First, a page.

Google Fires Up Spark, Hadoop Service On Its Cloud

If Google knows a lot about one thing, it is that developers do not want to spend a lot of time setting up infrastructure just so they can create applications that chew on lots of data to run the business.

While many of us admire Google for its systems and datacenter designs, the thing that truly makes Google powerful is its ability to quickly develop new technologies and make them easy for programmers to make use of. This is the nature of the Borg cluster controller and the many frameworks that work in conjunction with it.

You don’t have to work for Google to be like Google, however. Ahead of the Strata + Hadoop World conference next week in New York, Google has announced Cloud Dataproc, which packages up the combination of Hadoop storage and Spark in-memory analytics and offers it as a service. Cloud Dataproc – which is short for data processing, of course, a very old school term for what we are all still doing – is in beta testing now; the timing of the commercial release of the service has not been revealed.

The pricing for Cloud Dataproc is sure to get the attention of people who are thinking about setting up Hadoop or Spark analytics clusters, which is a pain in the neck and which takes experts to maintain. Google is charging a penny per virtual machine per hour in the virtual clusters it manages on behalf Cloud Dataproc users. (This is in addition to charges for Compute Engine instances, network bandwidth, and storage that customers incur to set up the clusters.)  Cloud Dataproc can run on regular reserved and on-demand instances, as well as the new preemptible instances that Google debuted a few weeks ago. Pricing is rounded to the nearest minute with a ten minute minimum billing period.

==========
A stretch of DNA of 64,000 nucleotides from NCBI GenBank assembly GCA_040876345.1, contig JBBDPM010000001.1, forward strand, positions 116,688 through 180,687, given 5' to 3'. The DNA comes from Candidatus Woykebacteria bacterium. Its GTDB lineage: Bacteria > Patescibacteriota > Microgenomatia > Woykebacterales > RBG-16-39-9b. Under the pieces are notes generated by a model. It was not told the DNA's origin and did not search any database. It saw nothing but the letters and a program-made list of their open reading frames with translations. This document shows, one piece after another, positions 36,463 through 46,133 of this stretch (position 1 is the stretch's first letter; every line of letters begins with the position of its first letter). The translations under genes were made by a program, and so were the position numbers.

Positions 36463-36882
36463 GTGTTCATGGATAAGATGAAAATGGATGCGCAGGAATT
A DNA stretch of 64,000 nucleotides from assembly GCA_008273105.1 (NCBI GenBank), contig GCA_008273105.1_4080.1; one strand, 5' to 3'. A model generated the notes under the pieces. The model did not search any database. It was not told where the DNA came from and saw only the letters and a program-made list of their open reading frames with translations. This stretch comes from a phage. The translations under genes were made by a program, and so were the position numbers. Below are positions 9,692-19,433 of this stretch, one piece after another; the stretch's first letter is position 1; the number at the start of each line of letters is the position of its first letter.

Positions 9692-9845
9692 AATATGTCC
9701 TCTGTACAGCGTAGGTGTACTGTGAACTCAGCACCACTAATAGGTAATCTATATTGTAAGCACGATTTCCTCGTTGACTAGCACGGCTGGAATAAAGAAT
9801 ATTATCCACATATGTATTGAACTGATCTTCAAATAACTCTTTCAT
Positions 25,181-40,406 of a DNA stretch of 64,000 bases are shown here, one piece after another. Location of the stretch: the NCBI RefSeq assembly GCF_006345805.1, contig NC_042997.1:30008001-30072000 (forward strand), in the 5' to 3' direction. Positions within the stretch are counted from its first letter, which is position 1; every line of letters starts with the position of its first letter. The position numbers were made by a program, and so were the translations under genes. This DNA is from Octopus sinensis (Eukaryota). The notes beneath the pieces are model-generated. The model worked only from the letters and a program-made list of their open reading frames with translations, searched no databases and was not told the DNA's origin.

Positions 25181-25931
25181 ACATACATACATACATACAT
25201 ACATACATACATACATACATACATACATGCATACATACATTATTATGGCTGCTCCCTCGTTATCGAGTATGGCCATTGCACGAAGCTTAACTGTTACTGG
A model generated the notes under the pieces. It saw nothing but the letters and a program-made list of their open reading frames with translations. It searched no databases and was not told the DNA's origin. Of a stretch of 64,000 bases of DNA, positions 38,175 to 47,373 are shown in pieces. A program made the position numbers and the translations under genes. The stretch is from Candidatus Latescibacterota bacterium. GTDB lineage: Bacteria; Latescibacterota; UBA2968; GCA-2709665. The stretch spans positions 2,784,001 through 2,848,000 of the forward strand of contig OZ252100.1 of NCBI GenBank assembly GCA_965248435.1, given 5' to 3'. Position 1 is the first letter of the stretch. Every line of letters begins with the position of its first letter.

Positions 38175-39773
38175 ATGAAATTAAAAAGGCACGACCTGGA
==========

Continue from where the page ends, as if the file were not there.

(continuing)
Speed is also something that Google is trying to sell. In a blog post announcing the Spark/Hadoop service, James Malone, a product manager for the company’s Cloud Platform public cloud, says that Google can start a Hadoop or Spark cluster within 90 seconds, and scale it up or shut it down in around that time – or less. Google has chosen to run Hadoop and Spark atop the Debian 7 distribution of Linux inside Cloud Platform to create the service; presumably it is using the open source Apache versions of the Hadoop and Spark stacks.

“One of the big features of Dataproc is that we are trying to answer the needs of the customers that want more control over a cluster,” Malone tells The Next Platform. “Customers have their data and workflows on Hadoop and Spark, but they don’t want to spend hours setting up VMs, distributing the binaries, and so forth. Open source software is great, but it usually comes with hundreds of switches and knobs to finely tune and dial. The thing we tried to do with Dataproc is have one big switch and it is On, and when you are done you can turn it off.”

Malone says that the Cloud Dataproc service can scale from three to hundreds of virtual nodes, and integrates with Google Cloud Storage, the object storage service that works with Compute Engine. (The default replication for data is set at two, not the normal three used in Hadoop clusters.) This storage has a mix of disk drives and flash SSDs to ensure good performance, and importantly, if data is stored in Cloud Storage, even when you turn off the Cloud Dataproc cluster, this data will persist to be used again. So, in a sense, instead of the ephemeral storage that was common in the early days of cloud computing, this can be thought of as ephemeral compute with persistent storage. Malone tells us that customers can set up HDFS on local disk or flash storage in their compute instances, but once the cluster is turned off, the data is gone. Google recommends putting HDFS on Cloud Storage for this very reason.

That said, the Cloud Dataproc cluster will also persist as long as you pay for the Compute Engine instances underpinning this virtual Hadoop and Spark cluster. Google does warn that a Cloud Dataproc cluster is limited to a maximum of 24 CPUs and 240 VM instances, like other Compute Engine resources, and you have to ask for any capacity above and beyond that. If you need to goose performance, you can pick Compute Engine instances with local SSDs.